The Greek hero Oedipus is possibly the most tragic figure in all of literature. Born a prince, he flees from his home in order to avoid committing a terrible crime. He defeats the Sphinx, a fearsome monster, and wins a bride and new kingdom. He rules wisely and well and has a family that he dearly loves. He honors the gods and cares for his people. Yet in the end, for all his virtues, he still commits the very crime he sought to avoid. He destroys himself, his family, and his kingdom. While Oedipus’ fate is not all his fault, he does have character traits that lead him to his miserable end. Yet Oedipus is not an evil man, and the same traits that doom him in the end are positive ones earlier in his life. Oedipus is a genuine hero, yet his best qualities are also his worst.
As a result of his defeat of the Sphinx, Oedipus is king of Thebes. He has ruled well for fifteen years, but now a plague has come and is killing the people and blighting the very soil (Scene One, lines 20-26). When the priests come in procession, Oedipus immediately agrees to help them, saying that even as they suffer, he suffers more seeing their pain (lines 90-98). When he learns that in order to lift the curse, he must find and punish who killed the previous king, Laius, Oedipus again vows that he will accomplish anything that needs to be done, saying: “Bring all the people of Cadmus here and tell them there is nothing I will not do (lines 144-145).” While Oedipus makes a brave and impassioned vow, he also makes a rash promise. Eventually, he will discover that he is the one who killed Laius. By vowing death or banishment to whoever killed Laius, Oedipus has left himself no options, no way to mitigate what he has done. By depriving the people of Thebes of their ruler, Oedipus sets in motion a chain of events that will lead to civil war.
Oedipus is also a man who honors the gods and oracles of Greece. Indeed, the only reason he came to Thebes was that he left his home in Corinth upon learning from an oracle that he was destined to kill his father and marry his mother (Act Two, lines 790-797). Horrified at the prospect of such an impious act, Oedipus leaves without even talking to his parents. Running away, even with the best of intentions, was a terrible mistake. If he had told them what the oracle predicted, he would have discovered that he was adopted (lines 1070-1093). By believing implicitly in the oracle instead of facing his fears and asking questions that needed to be asked, Oedipus commits the very sin he feared. He killed a “stranger” on the road, the man who was his real father, King Laius. Not knowing the truth, he defeated the Sphinx and as a reward, married the widowed queen of Thebes, Jocasta—his real mother.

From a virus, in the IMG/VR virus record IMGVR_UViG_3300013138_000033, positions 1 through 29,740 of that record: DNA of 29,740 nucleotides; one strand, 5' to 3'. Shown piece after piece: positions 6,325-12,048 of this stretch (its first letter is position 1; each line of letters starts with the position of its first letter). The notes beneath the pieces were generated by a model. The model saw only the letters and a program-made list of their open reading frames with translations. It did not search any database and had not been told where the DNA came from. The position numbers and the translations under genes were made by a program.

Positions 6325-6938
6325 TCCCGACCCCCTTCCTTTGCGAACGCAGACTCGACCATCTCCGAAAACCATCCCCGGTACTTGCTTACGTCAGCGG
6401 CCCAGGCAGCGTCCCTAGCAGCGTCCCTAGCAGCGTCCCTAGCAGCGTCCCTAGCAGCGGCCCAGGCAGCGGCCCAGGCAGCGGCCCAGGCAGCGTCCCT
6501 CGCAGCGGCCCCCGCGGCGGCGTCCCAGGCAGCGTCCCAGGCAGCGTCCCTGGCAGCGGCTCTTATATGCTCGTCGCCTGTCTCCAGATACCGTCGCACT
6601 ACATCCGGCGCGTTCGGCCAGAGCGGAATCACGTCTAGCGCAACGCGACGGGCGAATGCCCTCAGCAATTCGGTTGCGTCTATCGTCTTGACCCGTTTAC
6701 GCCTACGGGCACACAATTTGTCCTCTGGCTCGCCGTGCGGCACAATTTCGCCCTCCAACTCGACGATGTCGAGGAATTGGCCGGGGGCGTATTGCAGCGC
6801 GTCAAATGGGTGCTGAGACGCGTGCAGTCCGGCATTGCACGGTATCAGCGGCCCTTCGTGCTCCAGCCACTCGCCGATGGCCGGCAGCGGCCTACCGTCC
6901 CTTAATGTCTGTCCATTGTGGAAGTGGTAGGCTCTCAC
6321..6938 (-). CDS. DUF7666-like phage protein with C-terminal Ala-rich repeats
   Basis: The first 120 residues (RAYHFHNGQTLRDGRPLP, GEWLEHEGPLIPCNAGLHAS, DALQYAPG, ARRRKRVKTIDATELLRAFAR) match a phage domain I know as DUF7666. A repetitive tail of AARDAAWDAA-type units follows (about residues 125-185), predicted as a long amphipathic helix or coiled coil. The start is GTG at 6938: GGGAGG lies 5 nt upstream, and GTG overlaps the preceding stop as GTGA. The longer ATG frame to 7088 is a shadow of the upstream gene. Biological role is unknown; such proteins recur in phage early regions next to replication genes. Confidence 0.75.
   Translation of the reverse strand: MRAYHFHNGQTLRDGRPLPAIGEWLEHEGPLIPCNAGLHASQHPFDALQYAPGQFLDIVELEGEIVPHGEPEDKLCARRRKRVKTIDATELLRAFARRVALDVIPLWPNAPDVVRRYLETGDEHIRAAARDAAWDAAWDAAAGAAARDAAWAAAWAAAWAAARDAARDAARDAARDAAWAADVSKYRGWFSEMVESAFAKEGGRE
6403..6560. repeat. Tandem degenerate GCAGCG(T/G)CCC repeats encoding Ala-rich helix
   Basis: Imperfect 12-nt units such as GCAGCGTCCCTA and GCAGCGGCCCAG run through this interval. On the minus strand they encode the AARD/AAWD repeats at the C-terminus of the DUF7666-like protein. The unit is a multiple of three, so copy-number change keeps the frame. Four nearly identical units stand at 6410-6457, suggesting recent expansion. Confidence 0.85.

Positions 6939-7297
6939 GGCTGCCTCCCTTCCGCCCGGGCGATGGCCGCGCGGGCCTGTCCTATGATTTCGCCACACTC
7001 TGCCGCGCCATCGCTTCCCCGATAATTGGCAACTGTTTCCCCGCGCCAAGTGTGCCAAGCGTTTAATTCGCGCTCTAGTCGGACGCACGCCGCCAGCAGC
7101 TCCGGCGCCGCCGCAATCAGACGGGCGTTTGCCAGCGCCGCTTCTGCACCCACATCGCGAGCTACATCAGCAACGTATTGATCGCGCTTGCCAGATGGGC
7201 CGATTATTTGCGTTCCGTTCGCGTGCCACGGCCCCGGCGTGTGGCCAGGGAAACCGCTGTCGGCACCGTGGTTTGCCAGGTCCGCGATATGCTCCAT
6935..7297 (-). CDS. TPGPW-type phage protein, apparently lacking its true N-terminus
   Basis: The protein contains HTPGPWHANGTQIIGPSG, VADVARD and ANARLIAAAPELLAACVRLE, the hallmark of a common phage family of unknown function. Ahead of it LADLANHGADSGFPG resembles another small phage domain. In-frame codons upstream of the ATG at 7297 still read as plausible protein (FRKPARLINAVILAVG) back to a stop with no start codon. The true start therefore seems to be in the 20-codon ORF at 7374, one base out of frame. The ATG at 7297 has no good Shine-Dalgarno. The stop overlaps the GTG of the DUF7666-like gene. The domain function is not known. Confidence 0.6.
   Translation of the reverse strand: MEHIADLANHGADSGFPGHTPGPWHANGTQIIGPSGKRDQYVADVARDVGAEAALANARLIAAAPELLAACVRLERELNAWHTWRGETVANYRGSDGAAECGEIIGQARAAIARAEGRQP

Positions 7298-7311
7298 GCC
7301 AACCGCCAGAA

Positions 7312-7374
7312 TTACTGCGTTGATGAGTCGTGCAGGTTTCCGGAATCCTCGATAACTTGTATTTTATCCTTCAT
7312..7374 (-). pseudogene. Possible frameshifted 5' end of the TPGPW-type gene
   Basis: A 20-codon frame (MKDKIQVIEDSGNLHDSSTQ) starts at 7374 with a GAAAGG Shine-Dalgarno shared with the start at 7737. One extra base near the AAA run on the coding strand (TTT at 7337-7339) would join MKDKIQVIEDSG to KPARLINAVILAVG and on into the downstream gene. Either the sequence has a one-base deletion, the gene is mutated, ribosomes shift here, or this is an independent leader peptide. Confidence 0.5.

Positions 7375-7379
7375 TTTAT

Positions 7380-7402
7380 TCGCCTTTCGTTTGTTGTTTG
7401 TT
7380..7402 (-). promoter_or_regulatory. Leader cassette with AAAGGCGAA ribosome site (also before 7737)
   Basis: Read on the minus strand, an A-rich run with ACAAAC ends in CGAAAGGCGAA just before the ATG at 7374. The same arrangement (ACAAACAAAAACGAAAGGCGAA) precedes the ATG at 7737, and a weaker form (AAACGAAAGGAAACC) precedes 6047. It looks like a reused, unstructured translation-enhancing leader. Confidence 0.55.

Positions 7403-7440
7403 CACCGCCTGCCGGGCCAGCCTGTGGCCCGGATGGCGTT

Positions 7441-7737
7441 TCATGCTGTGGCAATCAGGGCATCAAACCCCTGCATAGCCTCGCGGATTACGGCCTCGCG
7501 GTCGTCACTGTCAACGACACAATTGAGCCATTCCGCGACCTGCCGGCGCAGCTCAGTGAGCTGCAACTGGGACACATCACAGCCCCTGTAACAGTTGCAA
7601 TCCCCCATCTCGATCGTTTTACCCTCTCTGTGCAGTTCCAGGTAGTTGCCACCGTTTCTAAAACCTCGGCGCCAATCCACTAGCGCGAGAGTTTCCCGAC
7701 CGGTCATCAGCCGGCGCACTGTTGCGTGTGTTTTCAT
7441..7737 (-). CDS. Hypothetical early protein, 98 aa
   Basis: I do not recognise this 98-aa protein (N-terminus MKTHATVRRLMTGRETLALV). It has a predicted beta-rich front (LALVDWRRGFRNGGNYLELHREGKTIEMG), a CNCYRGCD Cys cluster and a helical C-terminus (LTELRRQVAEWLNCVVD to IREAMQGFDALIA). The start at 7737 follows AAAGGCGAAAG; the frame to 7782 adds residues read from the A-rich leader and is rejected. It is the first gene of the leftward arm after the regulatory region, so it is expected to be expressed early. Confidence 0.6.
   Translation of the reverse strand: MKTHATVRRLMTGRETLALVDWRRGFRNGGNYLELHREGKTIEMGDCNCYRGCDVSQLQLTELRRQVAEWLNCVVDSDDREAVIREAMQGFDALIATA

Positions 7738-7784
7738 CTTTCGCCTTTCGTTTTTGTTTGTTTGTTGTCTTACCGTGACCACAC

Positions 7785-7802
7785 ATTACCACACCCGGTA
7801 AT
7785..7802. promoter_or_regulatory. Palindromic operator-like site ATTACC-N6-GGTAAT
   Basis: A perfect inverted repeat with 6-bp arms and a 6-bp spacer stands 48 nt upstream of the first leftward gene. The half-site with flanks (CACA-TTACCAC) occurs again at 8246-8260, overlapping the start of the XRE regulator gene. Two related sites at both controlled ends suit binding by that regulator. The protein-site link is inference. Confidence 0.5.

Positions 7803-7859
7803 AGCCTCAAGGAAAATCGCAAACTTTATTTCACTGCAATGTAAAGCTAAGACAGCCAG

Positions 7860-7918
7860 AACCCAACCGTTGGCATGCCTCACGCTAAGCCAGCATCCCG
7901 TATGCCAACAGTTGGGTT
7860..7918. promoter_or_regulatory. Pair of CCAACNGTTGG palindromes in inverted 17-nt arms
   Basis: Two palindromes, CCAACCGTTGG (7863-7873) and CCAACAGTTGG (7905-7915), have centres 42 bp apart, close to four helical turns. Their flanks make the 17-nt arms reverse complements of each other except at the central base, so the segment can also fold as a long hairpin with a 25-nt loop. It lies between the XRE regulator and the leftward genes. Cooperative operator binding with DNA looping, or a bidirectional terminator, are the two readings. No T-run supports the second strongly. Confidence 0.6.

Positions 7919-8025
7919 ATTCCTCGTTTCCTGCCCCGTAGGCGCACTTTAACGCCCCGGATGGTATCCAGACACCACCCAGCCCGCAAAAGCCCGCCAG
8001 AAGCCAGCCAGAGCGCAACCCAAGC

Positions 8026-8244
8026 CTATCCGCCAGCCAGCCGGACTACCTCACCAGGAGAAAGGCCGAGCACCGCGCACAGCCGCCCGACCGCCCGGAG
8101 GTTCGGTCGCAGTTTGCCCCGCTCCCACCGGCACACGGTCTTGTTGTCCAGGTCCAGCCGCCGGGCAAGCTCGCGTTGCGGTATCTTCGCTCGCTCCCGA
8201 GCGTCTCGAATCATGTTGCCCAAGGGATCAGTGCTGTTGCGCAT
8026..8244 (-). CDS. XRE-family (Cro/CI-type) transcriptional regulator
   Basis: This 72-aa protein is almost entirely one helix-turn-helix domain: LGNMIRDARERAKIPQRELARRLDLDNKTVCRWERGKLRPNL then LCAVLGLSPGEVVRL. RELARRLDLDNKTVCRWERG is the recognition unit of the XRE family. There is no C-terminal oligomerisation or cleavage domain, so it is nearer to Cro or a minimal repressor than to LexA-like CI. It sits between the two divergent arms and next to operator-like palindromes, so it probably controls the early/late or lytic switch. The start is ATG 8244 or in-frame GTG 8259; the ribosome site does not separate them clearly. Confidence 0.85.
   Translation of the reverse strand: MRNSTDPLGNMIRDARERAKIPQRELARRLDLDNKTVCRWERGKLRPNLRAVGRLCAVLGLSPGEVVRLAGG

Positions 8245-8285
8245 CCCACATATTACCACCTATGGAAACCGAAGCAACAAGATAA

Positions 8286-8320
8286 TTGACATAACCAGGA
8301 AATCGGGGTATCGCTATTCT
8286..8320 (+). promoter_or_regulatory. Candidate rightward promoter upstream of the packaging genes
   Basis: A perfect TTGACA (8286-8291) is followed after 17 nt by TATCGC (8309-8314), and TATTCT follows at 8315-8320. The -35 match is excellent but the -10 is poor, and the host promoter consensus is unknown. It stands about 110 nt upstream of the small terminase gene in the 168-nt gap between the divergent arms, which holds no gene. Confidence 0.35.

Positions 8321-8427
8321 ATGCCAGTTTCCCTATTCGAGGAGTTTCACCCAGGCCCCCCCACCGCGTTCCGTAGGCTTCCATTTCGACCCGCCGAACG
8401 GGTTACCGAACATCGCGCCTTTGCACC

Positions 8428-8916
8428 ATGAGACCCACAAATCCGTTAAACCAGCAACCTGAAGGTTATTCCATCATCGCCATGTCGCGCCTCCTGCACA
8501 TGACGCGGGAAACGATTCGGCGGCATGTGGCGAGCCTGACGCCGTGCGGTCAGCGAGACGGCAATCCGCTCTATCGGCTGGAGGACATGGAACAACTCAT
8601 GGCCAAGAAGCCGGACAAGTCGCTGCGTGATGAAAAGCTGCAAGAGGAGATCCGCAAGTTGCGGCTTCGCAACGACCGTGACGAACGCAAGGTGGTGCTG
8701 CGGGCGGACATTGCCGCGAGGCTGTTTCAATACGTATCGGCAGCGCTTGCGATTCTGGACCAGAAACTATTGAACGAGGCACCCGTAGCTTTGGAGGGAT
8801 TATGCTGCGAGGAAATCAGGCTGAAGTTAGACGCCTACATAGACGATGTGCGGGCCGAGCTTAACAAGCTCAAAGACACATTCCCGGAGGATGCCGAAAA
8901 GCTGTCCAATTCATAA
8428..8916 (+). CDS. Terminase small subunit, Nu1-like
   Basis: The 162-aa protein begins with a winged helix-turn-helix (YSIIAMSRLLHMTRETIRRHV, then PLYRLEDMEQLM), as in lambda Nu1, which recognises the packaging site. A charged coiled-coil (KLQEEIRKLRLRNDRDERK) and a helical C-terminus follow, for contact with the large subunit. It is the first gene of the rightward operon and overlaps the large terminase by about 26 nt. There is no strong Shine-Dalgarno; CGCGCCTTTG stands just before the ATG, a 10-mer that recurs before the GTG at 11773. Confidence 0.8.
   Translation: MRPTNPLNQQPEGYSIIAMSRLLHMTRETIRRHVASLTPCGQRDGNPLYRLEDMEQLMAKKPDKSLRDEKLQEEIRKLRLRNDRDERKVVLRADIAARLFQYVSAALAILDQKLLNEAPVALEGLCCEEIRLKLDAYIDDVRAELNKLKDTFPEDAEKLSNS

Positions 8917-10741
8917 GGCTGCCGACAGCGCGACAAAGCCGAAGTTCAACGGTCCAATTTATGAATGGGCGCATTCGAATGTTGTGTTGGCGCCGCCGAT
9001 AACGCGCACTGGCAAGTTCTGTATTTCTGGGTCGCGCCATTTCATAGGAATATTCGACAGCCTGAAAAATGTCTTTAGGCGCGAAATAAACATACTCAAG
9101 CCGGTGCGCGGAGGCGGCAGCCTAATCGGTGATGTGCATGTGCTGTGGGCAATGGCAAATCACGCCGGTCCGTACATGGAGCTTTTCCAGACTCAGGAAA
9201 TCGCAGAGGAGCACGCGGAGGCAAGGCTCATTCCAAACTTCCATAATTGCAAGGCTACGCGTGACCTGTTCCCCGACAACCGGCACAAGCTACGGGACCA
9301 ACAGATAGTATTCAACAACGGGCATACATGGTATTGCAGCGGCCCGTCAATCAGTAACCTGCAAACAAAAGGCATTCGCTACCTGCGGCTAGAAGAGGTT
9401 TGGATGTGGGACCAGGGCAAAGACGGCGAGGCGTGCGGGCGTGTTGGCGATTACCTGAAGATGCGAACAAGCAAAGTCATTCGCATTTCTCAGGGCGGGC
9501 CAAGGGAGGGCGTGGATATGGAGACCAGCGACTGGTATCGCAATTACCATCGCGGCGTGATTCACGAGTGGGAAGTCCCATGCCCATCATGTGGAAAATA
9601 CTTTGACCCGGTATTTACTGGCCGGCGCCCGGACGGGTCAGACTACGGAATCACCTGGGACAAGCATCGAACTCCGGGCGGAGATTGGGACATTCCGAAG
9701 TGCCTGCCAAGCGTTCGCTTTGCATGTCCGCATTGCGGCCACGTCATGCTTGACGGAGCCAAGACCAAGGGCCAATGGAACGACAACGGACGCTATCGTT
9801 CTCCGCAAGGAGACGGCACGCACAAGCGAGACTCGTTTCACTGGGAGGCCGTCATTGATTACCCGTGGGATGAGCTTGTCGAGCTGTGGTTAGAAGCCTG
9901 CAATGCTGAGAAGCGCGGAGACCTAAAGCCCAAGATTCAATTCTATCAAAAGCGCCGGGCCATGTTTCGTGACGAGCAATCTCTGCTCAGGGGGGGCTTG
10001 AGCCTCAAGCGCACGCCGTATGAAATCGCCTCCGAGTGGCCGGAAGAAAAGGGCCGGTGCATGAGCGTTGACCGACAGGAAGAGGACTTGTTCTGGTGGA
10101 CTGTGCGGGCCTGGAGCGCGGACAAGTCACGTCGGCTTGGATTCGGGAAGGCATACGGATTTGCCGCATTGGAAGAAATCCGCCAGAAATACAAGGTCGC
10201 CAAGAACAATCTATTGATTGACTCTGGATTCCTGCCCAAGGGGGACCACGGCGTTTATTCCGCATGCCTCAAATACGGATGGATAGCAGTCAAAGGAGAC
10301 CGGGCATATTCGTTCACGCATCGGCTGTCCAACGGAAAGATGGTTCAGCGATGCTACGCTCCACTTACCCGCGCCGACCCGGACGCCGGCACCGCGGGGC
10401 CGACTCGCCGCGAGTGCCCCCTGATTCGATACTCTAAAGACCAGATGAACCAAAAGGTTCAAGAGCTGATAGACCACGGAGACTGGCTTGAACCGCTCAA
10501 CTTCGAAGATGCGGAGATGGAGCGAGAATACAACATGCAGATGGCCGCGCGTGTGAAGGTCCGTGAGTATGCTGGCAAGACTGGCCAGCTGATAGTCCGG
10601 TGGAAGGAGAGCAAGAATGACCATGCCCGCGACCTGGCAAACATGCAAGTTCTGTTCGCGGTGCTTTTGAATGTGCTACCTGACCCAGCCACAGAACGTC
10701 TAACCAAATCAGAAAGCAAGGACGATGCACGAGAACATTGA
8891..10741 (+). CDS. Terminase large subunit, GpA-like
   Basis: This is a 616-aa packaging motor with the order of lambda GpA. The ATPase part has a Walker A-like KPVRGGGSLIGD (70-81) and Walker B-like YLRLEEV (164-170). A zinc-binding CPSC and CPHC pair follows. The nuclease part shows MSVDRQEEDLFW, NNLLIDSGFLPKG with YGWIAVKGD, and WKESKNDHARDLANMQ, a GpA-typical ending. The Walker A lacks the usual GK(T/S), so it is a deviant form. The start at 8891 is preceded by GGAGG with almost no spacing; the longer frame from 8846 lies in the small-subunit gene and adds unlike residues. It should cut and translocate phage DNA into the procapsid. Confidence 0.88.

Both in his willingness to make any pledge and his fear of committing patricide and incest, Oedipus shows himself as a man who makes rash decisions. He is so determined to avoid his fate that he dries himself to it. When he finally learns the truth, he gouges out his own eyes and banishes himself from Thebes, leaving behind a dead wife and four children who are both his offspring and his siblings.
Oedipus is not a weak man. A weak man would have denied the truth, kept his throne, and perhaps led his people to an even worse fate. However, Oedipus is a deeply flawed hero. Had he stayed in Corinth and faced his so-called fate, he would have avoided the tragedy that ruined not only his life but the lives of his parents and his children. His determination to save Thebes and his willingness to take the word of oracles without question lead him to his doom and condemns those he loves to an equally terrible fate.
- Sophocles. “King Oedipus.” The Theban Plays. New York: Penguin Books, 1988.